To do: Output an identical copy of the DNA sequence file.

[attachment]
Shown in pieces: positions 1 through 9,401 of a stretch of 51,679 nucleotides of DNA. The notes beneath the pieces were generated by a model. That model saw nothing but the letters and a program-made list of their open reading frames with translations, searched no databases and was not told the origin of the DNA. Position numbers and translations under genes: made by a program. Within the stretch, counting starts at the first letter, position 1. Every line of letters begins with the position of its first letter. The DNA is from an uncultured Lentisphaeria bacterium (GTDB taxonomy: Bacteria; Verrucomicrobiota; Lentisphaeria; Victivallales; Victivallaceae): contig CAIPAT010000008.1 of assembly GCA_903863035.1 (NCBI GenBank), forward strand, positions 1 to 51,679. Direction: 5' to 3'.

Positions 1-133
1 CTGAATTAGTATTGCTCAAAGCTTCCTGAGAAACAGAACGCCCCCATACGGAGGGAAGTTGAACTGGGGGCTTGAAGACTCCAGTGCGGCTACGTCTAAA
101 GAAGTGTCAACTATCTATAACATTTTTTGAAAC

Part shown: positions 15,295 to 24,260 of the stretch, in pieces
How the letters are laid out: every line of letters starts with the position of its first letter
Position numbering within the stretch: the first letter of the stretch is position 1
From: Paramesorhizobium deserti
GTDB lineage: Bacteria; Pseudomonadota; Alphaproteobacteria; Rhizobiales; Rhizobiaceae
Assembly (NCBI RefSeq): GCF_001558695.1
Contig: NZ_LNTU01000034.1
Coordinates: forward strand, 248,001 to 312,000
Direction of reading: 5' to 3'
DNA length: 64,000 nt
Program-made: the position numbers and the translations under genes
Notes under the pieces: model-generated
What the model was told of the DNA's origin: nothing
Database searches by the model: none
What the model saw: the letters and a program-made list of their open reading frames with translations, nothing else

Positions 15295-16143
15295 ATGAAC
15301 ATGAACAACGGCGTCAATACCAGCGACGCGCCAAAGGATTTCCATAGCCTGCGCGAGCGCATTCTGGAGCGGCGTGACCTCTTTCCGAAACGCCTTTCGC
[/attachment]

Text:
Shown in pieces: positions 1 through 9,401 of a stretch of 51,679 nucleotides of DNA. The notes beneath the pieces were generated by a model. That model saw nothing but the letters and a program-made list of their open reading frames with translations, searched no databases and was not told the origin of the DNA. Position numbers and translations under genes: made by a program. Within the stretch, counting starts at the first letter, position 1. Every line of letters begins with the position of its first letter. The DNA is from an uncultured Lentisphaeria bacterium (GTDB taxonomy: Bacteria; Verrucomicrobiota; Lentisphaeria; Victivallales; Victivallaceae): contig CAIPAT010000008.1 of assembly GCA_903863035.1 (NCBI GenBank), forward strand, positions 1 to 51,679. Direction: 5' to 3'.

Positions 1-133
1 CTGAATTAGTATTGCTCAAAGCTTCCTGAGAAACAGAACGCCCCCATACGGAGGGAAGTTGAACTGGGGGCTTGAAGACTCCAGTGCGGCTACGTCTAAA
101 GAAGTGTCAACTATCTATAACATTTTTTGAAAC

Part shown: positions 15,295 to 24,260 of the stretch, in pieces
How the letters are laid out: every line of letters starts with the position of its first letter
Position numbering within the stretch: the first letter of the stretch is position 1
From: Paramesorhizobium deserti
GTDB lineage: Bacteria; Pseudomonadota; Alphaproteobacteria; Rhizobiales; Rhizobiaceae
Assembly (NCBI RefSeq): GCF_001558695.1
Contig: NZ_LNTU01000034.1
Coordinates: forward strand, 248,001 to 312,000
Direction of reading: 5' to 3'
DNA length: 64,000 nt
Program-made: the position numbers and the translations under genes
Notes under the pieces: model-generated
What the model was told of the DNA's origin: nothing
Database searches by the model: none
What the model saw: the letters and a program-made list of their open reading frames with translations, nothing else

Positions 15295-16143
15295 ATGAAC
15301 ATGAACAACGGCGTCAATACCAGCGACGCGCCAAAGGATTTCCATAGCCTGCGCGAGCGCATTCTGGAGCGGCGTGACCTCTTTCCGAAACGCCTTTCGC